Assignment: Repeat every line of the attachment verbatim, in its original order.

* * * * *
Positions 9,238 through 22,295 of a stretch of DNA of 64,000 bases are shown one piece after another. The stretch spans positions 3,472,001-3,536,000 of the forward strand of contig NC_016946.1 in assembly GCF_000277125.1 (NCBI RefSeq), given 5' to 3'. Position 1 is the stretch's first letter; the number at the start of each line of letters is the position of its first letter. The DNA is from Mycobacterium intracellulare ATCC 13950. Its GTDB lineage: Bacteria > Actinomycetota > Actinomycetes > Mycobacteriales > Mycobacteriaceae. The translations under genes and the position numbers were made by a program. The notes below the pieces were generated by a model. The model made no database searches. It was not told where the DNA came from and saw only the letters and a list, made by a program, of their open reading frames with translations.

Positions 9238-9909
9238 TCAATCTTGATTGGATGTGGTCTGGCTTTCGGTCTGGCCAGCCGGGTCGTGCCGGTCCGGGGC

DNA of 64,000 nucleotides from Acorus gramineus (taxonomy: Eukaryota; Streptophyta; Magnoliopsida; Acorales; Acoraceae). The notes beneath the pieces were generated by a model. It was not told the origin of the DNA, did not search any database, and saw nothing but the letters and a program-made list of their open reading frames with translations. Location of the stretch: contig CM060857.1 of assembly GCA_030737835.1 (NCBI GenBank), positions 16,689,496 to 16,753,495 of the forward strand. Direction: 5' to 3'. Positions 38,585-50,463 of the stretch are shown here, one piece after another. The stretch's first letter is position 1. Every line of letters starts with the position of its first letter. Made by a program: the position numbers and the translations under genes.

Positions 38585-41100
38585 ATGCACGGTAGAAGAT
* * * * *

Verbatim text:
Positions 9,238 through 22,295 of a stretch of DNA of 64,000 bases are shown one piece after another. The stretch spans positions 3,472,001-3,536,000 of the forward strand of contig NC_016946.1 in assembly GCF_000277125.1 (NCBI RefSeq), given 5' to 3'. Position 1 is the stretch's first letter; the number at the start of each line of letters is the position of its first letter. The DNA is from Mycobacterium intracellulare ATCC 13950. Its GTDB lineage: Bacteria > Actinomycetota > Actinomycetes > Mycobacteriales > Mycobacteriaceae. The translations under genes and the position numbers were made by a program. The notes below the pieces were generated by a model. The model made no database searches. It was not told where the DNA came from and saw only the letters and a list, made by a program, of their open reading frames with translations.

Positions 9238-9909
9238 TCAATCTTGATTGGATGTGGTCTGGCTTTCGGTCTGGCCAGCCGGGTCGTGCCGGTCCGGGGC

DNA of 64,000 nucleotides from Acorus gramineus (taxonomy: Eukaryota; Streptophyta; Magnoliopsida; Acorales; Acoraceae). The notes beneath the pieces were generated by a model. It was not told the origin of the DNA, did not search any database, and saw nothing but the letters and a program-made list of their open reading frames with translations. Location of the stretch: contig CM060857.1 of assembly GCA_030737835.1 (NCBI GenBank), positions 16,689,496 to 16,753,495 of the forward strand. Direction: 5' to 3'. Positions 38,585-50,463 of the stretch are shown here, one piece after another. The stretch's first letter is position 1. Every line of letters starts with the position of its first letter. Made by a program: the position numbers and the translations under genes.

Positions 38585-41100
38585 ATGCACGGTAGAAGAT